Definition 0.1.1 A set of variables x i , together which satisfy the equality constraints Ax = b are said to be basic variables. These basic variables form a basic solution or a basis. If all the basic variables are nonnegative then they form a basic feasible solution. We note that a basic feasible solution may not necessarily optimise the objective function.

In relation to the graphical approach we point out that every basic feasible solution is an extreme point of the feasible region, and conversely, every extreme point is a basic feasible solution.

As we discuss the Simplex procedure we will use our prototype example of the paint mix problem presented by the linear programme (2), whose solution has been previously found using the graphical method.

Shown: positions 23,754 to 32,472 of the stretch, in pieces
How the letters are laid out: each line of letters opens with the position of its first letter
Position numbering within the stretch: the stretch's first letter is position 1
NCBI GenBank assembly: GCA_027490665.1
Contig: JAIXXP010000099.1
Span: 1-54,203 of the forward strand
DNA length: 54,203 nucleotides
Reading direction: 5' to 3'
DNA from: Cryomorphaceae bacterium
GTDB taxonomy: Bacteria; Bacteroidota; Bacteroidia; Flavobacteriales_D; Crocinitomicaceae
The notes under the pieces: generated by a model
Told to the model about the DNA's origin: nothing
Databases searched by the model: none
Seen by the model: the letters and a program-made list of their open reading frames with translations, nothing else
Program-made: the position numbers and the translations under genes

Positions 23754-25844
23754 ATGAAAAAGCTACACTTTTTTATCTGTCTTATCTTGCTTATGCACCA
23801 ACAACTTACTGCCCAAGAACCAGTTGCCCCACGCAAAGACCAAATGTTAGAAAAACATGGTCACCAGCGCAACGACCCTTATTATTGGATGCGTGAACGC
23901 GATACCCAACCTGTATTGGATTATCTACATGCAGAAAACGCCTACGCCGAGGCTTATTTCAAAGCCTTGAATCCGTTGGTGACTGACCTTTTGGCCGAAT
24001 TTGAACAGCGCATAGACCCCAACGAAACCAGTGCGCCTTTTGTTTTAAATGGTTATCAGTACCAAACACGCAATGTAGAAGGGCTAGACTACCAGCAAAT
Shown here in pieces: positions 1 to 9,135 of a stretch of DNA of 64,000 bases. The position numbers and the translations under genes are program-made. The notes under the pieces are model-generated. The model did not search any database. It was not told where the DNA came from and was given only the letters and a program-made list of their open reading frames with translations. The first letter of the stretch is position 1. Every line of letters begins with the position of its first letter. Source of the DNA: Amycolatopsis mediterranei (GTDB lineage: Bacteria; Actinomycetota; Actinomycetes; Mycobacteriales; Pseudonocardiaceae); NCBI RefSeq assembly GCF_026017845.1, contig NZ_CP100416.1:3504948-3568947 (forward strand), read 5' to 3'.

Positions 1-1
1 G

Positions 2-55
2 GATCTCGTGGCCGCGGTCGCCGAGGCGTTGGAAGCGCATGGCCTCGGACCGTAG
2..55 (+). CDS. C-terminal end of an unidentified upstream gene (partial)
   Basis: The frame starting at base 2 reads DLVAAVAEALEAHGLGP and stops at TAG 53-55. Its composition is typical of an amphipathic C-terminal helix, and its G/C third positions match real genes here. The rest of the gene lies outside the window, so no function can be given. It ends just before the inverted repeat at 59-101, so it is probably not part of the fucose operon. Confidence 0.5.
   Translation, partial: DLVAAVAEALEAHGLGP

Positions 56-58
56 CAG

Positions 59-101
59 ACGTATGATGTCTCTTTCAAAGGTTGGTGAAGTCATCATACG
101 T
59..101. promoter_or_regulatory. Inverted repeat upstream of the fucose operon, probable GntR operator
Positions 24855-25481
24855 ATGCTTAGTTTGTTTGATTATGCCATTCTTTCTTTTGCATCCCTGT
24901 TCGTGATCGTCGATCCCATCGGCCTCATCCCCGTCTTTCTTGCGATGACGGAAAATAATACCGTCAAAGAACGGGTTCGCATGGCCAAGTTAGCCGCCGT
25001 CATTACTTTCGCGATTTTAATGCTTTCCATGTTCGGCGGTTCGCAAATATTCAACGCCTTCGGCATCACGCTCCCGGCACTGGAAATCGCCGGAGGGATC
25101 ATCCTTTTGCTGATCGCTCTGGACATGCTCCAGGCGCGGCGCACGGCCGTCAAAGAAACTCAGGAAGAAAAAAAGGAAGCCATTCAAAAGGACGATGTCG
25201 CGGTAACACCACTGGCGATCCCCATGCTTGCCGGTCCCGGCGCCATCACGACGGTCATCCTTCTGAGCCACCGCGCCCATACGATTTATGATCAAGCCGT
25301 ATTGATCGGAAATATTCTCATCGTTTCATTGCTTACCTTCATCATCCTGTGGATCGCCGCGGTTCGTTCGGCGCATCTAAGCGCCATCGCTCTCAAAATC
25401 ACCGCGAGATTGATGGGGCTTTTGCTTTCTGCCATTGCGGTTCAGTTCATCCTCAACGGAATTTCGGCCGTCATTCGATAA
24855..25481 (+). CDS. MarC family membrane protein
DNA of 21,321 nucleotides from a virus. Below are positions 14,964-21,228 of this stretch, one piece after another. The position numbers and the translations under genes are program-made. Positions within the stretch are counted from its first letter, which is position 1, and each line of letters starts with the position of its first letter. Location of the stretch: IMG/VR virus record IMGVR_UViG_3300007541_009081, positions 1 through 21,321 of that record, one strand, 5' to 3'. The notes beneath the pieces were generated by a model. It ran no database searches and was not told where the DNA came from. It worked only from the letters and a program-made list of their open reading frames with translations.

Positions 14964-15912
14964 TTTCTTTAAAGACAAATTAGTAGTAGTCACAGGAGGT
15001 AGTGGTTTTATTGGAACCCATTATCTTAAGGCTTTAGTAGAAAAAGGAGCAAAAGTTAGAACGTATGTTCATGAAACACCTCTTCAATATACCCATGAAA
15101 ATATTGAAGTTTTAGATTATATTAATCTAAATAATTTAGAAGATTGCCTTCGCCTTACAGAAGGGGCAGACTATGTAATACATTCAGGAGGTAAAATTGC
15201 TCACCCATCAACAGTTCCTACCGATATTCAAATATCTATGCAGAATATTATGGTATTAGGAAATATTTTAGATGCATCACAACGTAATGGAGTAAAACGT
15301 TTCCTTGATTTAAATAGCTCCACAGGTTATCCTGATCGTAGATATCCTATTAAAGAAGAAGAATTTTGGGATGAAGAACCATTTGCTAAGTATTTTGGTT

xvii

The linear programming problem (2) is restated below with a slight change in the names of the decision variables (x 1 instead of S and x 2 instead of T ) as

Maximise:

P = x 1 + 1.5x 2

Subject to:

2x 1 + 4x 2

12

3x 1 + 2x 2

10

x 1 0 , x 2 0

(11)

Example 0.1.6 Writing the linear programme (11) in standard form we obtain

Maximise:

P = x 1 + 1.5x 2

Subject to:

2x 1 + 4x 2 + x 3

= 12

3x 1 + 2x 2 + x 4 x 1 0 , x 2 0

= 10

where x 3 and x 4 are the slack variables.

(12)

Once we have written a linear programming in standard we are ready to solve it using the Simplex method.

The Simplex Procedure

The Simplex procedure involves the following steps:

Step 1: Find the initial basic feasible solution

The simplest choice of an initial feasible basic is to assume that none of the decision variables are basic. Hence we initially assume that the basic solution consists only of the slack variables.

, m. This choice of the initial solution

i.e. Set x i = 0 , i = 1, 2,

means that we initially assume that objective functional value is zero. In terms of the graphical method we start at the origin so as to move along the best possible route to the optimal solution.